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GroupM Trading bullish on delivering a competitive edge for clients

GroupM Trading bullish on delivering a competitive edge for clients

Author | Khushboo Tanna and Tasneem Limbdiwala | Monday, Sep 13,2010 7:40 AM

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GroupM Trading bullish on delivering a competitive edge for clients

In conversation with exchange4media, two top level GroupM hands – Jeurgan Blomenkamp, Global Head, Trading, and Andrew Meaden, Regional Director, Asia Pacific – throw light on the competitive edge that GroupM Trading has been delivering for its clients and future plans.

Blomenkamp had recently been given the new profile of Global Head, Trading. Prior to this, his was CEO of GroupM in Germany. Talking about his new global role, Blomenkamp said, “My role really is to identify what works in which markets and what might have potential to roll out some tools, systems and thinking into other markets. But our particular focus is of course on what our overall future development in trading is and what our key ambitions are going to be.”

Elaborating further, he said that GroupM had two key ambitions – the first one being centralising all its trading power and trading approaches in order to help its clients stay competitive in pricing; and the second one was focusing on the digital medium and creating new opportunities and developing technologies that allowed them to engage in one-to-one advertising on targeted platforms.

GroupM is perceived to be a media buying agency rather than being a client partner. Commenting on that, Blomenkamp affirmed, “I think we are already a client partner. Naturally, the contribution of the organisation is in media buying and finding new ways to gain activity in media buying. When it comes to media strategy, individual media solutions rule our agencies. GroupM is really the platform where we try to leverage our agency volume in order to be most competitive in pricing.”

‘India has a more complex & fragmented market’

Talking about the media vendor and owner space in the APAC region and their role in partnering with the agency, Meadan was of the opinion that the broadcast media in most of the Asian markets tended to be strongly associated with the government and also at times in a monopoly of sorts. However, according to him, India was very different as it had a more complex and fragmented market.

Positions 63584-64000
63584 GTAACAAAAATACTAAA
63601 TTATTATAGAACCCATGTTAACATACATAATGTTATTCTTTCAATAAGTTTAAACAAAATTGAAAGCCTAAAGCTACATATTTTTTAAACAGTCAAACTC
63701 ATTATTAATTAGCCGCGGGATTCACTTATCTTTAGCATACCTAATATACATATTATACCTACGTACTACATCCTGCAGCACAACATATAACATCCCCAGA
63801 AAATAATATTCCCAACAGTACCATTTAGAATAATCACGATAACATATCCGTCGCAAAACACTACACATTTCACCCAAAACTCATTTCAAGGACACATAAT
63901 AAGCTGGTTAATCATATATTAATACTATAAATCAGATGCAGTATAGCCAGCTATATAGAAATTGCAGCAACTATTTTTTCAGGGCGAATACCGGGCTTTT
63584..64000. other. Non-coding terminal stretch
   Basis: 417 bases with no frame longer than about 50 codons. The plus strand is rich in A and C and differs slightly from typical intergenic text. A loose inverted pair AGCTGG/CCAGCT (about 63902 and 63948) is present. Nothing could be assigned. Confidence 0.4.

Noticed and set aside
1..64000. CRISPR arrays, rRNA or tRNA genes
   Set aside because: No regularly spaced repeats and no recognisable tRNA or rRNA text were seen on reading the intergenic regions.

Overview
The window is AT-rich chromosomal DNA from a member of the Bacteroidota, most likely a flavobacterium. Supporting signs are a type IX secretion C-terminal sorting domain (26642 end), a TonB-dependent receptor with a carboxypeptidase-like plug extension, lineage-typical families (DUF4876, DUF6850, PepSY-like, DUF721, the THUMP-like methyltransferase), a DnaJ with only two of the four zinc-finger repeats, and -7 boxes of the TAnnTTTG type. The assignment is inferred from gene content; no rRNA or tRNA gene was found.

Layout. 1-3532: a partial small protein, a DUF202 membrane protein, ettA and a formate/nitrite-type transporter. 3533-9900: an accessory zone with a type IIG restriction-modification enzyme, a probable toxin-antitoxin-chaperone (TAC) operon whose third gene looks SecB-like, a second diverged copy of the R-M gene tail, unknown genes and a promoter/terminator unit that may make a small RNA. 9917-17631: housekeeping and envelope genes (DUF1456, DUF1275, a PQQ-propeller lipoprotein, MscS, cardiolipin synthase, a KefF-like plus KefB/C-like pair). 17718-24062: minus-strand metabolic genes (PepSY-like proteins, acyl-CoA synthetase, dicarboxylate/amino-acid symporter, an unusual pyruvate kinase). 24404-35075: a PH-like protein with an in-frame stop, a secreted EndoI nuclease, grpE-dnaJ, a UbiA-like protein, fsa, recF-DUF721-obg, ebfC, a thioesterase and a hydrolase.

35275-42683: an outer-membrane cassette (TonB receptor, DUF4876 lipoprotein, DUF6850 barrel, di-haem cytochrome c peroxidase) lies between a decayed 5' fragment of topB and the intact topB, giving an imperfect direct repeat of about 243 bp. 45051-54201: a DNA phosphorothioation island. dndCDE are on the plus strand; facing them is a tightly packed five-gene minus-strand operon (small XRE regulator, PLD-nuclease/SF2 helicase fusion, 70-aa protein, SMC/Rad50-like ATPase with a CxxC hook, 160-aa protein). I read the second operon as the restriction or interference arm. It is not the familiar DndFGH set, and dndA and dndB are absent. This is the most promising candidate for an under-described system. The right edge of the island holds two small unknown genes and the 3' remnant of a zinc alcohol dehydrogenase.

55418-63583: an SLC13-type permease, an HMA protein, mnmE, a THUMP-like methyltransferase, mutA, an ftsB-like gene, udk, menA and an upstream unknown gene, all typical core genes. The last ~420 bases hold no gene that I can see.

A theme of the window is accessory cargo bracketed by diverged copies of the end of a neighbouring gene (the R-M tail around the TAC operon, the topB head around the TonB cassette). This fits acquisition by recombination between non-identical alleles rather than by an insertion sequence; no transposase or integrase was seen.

Giving his take on the digital medium, Meadan said, “When we look at newer media such as digital, we do find a much higher degree of flexibility amongst those channel as they are trying to build and trying to make a case for themselves. If you look at digital, typically, they have less inventory, so they are less worried about the price that they are selling it for, but they are more concerned about the total dollar they are taking in and are more interested in growing the revenue. On that basis, their inventory is quite flexible and we have been able to do very nice content partnerships with some of our clients such as Unilever and Pepsi around the region and build much more interactive campaigns.”

Giving some further highlights on procurement, Blomenkamp mentioned, “Sometimes, I feel that we are the most controlled company in the world by internal audits. What I can say is that WPP takes compliance very seriously. It’s important for them and we have had this discussion with different clients with all different companies. I think it is very important for us to show to clients and external media auditing companies that we are always very compliant for them.” He also felt that in the next year there would be more understanding between the client-agency trading, about who is really doing what and the specific rules of this business.

Adding to that, Maedan said, “I understand that clients are under pressure, so naturally they are looking for more value and everyone has growth margins. But the reality in Asia, and particularly in high growth markets such as India, is that it is not something that can be straightforward to sell and I think our buying team has done a very good job of suppressing inflation for the clients.”

Sharing the reason for their visit to India, Meadan said, “We are not here for any tactical reason, we are here only for a strategic reason and that means that we will be coming here regularly. We are not here to interview anyone or announce any promotion, but we are here only because India is important for us and we want to keep on coming here and this is a long term relationship.”

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